As Britain’s only full-time professional choir, leading figures in the classical music world were among the 140,000-plus petitioners who responded vociferously to the BBC’s action, which was viewed by such world-leading conductors as Sir Simon Rattle and Sir John Elliot Gardiner as a scandalous assault on the corporation’s vital and historic role and responsibility in platforming the UK’s rich choral heritage.
Gardiner, who is to conduct at the King’s coming coronation, went so far as to accuse BBC bosses of not giving “a flying fig” about British classical music. The issue was reportedly raised at UK Cabinet level earlier this week. The BBC’s sudden decision to rethink its plans to disband the choir this July would appear to suggest it has bowed to overwhelming, high-level pressure.
Yet the threat is far from over for the BBC Singers, or indeed for the 20 per cent portion of salaried instrumentalists in the BBC’s English orchestras also threatened with redundancy in this current cost-cutting purge.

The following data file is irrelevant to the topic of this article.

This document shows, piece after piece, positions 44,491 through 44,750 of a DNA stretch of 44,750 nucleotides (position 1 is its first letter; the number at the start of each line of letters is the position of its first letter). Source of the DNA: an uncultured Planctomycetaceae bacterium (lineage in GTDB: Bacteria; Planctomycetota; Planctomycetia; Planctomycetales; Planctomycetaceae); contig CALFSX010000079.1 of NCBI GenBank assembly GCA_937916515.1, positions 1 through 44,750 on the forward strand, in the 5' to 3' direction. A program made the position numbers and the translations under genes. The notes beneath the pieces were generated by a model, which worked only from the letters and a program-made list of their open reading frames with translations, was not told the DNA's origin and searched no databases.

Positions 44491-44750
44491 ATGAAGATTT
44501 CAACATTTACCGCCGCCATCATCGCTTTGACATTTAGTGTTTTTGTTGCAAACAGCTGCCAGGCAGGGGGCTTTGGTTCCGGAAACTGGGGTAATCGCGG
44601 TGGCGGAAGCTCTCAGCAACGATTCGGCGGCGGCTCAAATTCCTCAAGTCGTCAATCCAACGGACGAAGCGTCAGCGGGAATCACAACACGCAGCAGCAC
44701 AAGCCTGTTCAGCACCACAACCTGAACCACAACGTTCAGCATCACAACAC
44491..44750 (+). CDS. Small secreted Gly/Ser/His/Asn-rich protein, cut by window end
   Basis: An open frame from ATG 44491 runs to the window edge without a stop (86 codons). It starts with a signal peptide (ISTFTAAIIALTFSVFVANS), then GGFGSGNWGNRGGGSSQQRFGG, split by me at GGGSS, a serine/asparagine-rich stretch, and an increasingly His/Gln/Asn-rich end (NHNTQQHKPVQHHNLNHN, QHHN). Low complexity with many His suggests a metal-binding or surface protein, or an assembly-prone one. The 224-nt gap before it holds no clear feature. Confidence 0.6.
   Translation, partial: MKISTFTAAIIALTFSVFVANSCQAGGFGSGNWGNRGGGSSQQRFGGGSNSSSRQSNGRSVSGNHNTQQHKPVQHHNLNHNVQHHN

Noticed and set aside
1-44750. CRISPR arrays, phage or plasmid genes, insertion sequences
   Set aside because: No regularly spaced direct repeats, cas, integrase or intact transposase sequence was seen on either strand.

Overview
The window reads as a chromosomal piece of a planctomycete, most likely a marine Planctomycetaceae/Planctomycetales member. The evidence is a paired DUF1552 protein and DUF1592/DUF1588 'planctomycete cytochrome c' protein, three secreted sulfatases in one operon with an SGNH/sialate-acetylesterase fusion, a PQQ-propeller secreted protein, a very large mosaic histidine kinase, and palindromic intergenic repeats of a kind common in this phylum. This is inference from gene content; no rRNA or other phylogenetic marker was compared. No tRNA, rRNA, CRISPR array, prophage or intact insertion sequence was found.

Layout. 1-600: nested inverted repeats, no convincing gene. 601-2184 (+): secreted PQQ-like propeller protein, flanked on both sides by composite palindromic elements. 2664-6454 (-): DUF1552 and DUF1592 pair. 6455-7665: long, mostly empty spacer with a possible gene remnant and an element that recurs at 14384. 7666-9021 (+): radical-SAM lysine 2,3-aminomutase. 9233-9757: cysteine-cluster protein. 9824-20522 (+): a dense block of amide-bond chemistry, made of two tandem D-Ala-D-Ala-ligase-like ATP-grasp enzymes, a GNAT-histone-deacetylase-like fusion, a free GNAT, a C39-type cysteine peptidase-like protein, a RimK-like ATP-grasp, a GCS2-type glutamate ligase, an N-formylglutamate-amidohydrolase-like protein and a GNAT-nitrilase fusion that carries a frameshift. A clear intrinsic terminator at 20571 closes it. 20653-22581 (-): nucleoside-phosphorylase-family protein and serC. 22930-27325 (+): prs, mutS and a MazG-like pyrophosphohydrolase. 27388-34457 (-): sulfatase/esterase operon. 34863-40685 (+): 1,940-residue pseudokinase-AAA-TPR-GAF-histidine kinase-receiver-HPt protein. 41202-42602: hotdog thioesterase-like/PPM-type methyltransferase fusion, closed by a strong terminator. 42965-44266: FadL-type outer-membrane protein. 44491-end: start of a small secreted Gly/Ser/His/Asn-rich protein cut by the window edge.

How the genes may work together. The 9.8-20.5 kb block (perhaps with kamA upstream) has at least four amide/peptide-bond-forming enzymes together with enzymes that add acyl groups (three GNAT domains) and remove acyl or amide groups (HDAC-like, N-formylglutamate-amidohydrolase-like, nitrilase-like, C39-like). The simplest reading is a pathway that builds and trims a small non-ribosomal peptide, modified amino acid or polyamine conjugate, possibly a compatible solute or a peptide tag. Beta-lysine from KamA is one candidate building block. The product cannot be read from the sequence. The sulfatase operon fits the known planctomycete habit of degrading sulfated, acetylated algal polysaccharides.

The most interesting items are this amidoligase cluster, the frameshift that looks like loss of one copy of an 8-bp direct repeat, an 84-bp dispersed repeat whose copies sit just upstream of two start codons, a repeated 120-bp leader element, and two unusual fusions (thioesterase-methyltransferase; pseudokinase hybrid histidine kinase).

Consider the wording of yesterday’s announcement. This is a “suspension” of the proposals, further to which the BBC has agreed with the Musicians Union to consider external funding solutions which, “if viable, could secure” the future of the ensemble. That is not a cast iron guarantee. Nor do the other ensembles under fire get a mention.
The BBC has history in this area. Think back to 1980 when, closer to home, it announced it was to axe the BBC Scottish Symphony Orchestra (SSO). The musical establishment reeled in shock, but after a protracted strike by BBC musicians UK-wide, including a damaging boycott of the London Proms, the corporation about-turned and issued a reprieve.
Except it didn’t. While the SSO rejoiced, the-then BBC Scottish Radio Orchestra, whose members had actively campaigned to save its sister band, suddenly found itself facing the chop instead.
This latest BBC move might help raise the spirits of the BBC Singers for the meantime, but past form, and the uncertainty still implicit in yesterday’s safeguarded wording, should not invite complacency. The BBC is keeping its options open. All its classical musicians should be watching their precarious backs.